September 25, 2022


Health experts around the world are sounding the alarm as they begin to report that Omicron BA.5, the strain of coronavirus that is currently outpacing other variants in infection and has become the dominant strain in the US and abroad, has the ability to re-infect people within weeks of contracting the virus.

Andrew Roberston, the chief health officer in Western Australia, said News.com.au that while it was previously believed that most people would retain some level of protection against re-infection if they were vaccinated or had retained some level of natural immunity due to a recent contraction of the virus, this was not the case with the latest strain.

“What we are seeing is an increasing number of people who are infected with BA.2 and then become infected after four weeks,” the doctor explained during an interview with the Australian news agency. “So maybe six to eight weeks they develop a second infection, and that’s almost certainly BA.4 or BA.5.”

The ability of the BA.4 and BA.5 strains to re-infect people who in previous waves of Covid-19 had stronger immunity has led some experts to start calling this latest strain the most contagious yet.

“They’re taking over, so they’re clearly more contagious than previous variants of the microbe,” David Montefiori, a professor at the Human Vaccine Institute at Duke University Medical Center, said in an interview with NBC News.

Federal estimates published by Center for Disease Control and Prevention on Tuesday show that BA.5 has now overtaken as the dominant strain in the US, accounting for about 54 percent of cases for the week ending July 2, 2022.

And although the average number of new cases recorded in the U.S. each day has been steady at around 95,000 to 115,000, according to data from The New York Times, Experts fear that a combination of home testers not reporting positive cases, the closing of government-sponsored testing centers and an increase in states stopping daily data updates has given them a less accurate picture of how much this new strain is infiltrating. really in the country.

A study published in Science Last week confirmed the disturbing reality that many may already have experienced anecdotally with multiple reinfections: these two new subvariants evade protection from previous infections and vaccines.

Immunology professor Danny Altmann, a co-author who wrote the Science The paper, along with Rosemary Boyton, professor of immunology and respiratory medicine, discussed the findings from their research in a recent article. They noted that, contrary to the popular belief that vaccines and prior infection would provide “a wall of immunity,” nations are instead experiencing “wave after wave of new cases.”

In the study, Professor Altmann explains how they followed people who were triple-vaxxed and those who suffered unprecedented infections during previous Omicron waves.

“This allows us to examine whether Omicron was, as some hoped, a benign natural booster of our immunity to Covid,” he wrote in The guardian. “That turns out not to be the case.”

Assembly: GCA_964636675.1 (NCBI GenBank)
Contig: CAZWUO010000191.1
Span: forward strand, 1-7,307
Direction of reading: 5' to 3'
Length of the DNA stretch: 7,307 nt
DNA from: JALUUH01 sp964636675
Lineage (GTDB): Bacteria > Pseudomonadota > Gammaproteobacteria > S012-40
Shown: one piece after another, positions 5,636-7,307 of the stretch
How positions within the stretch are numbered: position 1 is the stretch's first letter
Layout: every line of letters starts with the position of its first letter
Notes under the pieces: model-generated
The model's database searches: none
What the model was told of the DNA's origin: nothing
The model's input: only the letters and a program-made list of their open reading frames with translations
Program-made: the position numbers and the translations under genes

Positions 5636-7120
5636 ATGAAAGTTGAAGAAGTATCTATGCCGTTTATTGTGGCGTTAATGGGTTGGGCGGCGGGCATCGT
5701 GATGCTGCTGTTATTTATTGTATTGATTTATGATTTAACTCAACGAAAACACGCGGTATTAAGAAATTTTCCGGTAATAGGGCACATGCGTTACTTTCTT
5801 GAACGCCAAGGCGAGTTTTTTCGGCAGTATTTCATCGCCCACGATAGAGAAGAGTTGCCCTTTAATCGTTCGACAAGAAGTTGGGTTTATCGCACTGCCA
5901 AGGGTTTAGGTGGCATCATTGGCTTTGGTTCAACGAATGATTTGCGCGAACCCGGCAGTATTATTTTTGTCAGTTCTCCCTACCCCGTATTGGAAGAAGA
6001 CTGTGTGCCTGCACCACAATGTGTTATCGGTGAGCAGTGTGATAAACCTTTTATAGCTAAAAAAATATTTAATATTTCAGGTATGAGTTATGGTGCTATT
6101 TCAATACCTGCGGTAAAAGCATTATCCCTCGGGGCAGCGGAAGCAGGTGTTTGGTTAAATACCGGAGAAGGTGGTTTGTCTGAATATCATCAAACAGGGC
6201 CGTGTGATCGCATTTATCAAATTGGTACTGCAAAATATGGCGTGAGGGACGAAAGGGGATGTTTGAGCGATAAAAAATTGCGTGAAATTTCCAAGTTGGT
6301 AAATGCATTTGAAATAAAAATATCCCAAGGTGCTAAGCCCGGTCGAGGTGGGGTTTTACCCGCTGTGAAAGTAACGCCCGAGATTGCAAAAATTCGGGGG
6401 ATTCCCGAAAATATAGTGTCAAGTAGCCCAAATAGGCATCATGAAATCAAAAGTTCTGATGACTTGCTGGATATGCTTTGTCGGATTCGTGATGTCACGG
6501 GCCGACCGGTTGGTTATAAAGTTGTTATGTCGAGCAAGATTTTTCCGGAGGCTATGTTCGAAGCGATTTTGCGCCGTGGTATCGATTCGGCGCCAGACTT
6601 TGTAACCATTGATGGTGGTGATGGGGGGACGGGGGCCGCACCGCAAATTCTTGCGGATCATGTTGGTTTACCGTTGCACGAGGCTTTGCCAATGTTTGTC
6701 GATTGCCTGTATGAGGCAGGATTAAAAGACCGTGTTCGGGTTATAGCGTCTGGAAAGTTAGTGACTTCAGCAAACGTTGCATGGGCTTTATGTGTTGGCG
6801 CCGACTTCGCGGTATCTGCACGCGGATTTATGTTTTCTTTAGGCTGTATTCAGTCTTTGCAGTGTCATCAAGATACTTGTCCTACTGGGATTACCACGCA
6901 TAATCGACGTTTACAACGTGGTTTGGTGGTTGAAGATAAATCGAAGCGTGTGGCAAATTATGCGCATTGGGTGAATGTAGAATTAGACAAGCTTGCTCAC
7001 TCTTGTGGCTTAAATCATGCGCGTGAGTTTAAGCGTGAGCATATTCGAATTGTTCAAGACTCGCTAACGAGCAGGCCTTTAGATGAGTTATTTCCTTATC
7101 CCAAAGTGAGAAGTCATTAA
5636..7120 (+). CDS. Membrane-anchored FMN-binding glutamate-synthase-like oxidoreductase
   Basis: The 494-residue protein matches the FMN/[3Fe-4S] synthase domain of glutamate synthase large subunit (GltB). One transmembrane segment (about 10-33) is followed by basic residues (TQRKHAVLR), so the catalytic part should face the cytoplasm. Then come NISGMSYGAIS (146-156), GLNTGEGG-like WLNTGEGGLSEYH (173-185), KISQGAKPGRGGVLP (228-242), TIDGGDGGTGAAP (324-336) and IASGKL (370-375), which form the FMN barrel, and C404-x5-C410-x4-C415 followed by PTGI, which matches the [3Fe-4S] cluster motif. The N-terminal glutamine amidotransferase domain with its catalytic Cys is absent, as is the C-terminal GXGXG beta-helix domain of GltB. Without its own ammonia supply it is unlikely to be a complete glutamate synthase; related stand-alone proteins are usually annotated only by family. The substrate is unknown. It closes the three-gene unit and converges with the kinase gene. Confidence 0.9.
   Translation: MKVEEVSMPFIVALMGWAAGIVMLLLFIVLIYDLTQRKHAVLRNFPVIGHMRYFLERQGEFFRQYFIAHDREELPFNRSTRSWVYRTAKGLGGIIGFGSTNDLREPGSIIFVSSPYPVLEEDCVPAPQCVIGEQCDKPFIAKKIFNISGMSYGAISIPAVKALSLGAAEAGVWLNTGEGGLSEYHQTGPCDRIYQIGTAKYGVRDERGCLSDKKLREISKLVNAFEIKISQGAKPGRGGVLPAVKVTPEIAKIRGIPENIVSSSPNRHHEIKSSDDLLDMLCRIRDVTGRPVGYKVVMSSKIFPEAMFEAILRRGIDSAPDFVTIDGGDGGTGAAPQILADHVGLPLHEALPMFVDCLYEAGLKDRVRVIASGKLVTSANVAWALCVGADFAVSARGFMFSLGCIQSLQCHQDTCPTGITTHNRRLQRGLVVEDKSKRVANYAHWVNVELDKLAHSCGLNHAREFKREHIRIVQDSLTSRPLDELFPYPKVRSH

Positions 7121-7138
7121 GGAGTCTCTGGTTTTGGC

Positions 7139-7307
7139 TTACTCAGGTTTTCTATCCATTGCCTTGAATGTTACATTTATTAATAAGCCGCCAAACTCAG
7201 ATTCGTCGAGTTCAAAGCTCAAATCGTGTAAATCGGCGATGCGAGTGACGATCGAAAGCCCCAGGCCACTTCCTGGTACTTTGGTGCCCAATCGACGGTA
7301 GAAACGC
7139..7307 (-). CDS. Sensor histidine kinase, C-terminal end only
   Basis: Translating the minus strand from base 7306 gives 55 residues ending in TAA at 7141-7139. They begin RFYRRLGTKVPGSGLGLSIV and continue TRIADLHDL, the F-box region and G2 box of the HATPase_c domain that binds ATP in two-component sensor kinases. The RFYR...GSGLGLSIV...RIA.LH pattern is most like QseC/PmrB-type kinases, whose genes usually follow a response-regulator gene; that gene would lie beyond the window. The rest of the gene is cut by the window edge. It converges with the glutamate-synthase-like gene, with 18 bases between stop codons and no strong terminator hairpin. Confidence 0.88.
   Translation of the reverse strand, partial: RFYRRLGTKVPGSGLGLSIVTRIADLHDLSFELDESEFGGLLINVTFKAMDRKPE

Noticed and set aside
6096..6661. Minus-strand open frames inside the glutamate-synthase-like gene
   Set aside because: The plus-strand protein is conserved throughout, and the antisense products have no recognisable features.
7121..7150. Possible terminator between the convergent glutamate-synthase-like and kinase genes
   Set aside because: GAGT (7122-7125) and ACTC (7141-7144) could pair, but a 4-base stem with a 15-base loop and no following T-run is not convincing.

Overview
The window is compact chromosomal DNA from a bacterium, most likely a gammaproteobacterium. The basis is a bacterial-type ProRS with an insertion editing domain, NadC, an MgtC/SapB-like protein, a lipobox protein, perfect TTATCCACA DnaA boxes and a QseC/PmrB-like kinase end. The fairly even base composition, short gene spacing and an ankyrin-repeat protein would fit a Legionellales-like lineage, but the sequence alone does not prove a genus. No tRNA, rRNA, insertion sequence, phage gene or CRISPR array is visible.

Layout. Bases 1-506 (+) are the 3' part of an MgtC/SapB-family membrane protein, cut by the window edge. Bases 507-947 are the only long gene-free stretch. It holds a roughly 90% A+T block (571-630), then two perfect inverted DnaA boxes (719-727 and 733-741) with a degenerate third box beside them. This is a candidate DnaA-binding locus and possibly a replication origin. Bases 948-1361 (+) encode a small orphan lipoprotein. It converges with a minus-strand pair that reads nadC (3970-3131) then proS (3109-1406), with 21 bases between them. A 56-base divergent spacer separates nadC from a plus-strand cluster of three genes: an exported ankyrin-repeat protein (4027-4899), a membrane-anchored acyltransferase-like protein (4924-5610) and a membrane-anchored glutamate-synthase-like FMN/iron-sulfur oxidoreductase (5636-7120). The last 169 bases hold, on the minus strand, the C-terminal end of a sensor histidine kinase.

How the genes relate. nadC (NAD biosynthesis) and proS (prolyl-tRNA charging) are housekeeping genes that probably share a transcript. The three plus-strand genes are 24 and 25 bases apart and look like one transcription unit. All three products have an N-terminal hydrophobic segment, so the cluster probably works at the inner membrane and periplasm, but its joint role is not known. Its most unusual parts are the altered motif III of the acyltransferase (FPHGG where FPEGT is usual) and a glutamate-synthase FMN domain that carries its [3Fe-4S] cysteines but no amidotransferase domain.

“Most people – even when triple-vaccinated – had 20 times less of a neutralizing antibody response to Omicron than to the original ‘Wuhan’ strain,” said Mr. Altmann, noting that, importantly, “infection by Omicron was a poor immune booster for further Omicron. infections”.

“It’s kind of a stealth virus that goes under the radar,” he said, stressing that “even with Omicron, we’re not well protected from further infections.”

Mr. Altmann’s research appears to confirm other recent studies released in recent weeks that have warned of the ability of new sub-variants to evade protection from earlier immune-boosting precautions. i.e. vaccination and natural immunity.

Research published in Nature from Columbia University, a yet-to-be-peer-reviewed study suggests that BA.4 and BA.5 are four times more resistant to vaccine antibodies than BA.2, a subvariant that became the dominant strain in the U.S. in April, replacing the original strain that had driven the winter wave across the country.

Although experts believe these current strains will likely fuel new waves, they noted that vaccines will provide partial immunity and can still protect against potentially more serious infections.

“Our data suggest that these new Omicron subvariants will likely be able to drive outbreaks of infection in populations with high levels of vaccine immunity as well as natural BA1 and BA2 immunity,” said Dr. Dan Barouch. CNN. “It is likely that vaccine immunity will still provide substantial protection against severe disease with BA4 and BA5.”

Dr. Barouch was one of the co-authors on a separate paper, published with the New England Journal of Medicinewhich found that there was a threefold reduction in vaccine- and infection-neutralizing antibodies against BA.4 and BA.5, which was significantly lower than BA.1 and BA2.

Because of this, the vaccines that many received in the last 18 months will likely need not only a boost, but also an update.

The Federal Drug Administration recommended last week that the makers of the Covid-19 vaccines, namely Pfizer and Moderna, begin modifying what they currently offer so that their booster shots can more accurately target the BA.4 and BA.5 variants and estimated that these vaccines could become available as early as fall.



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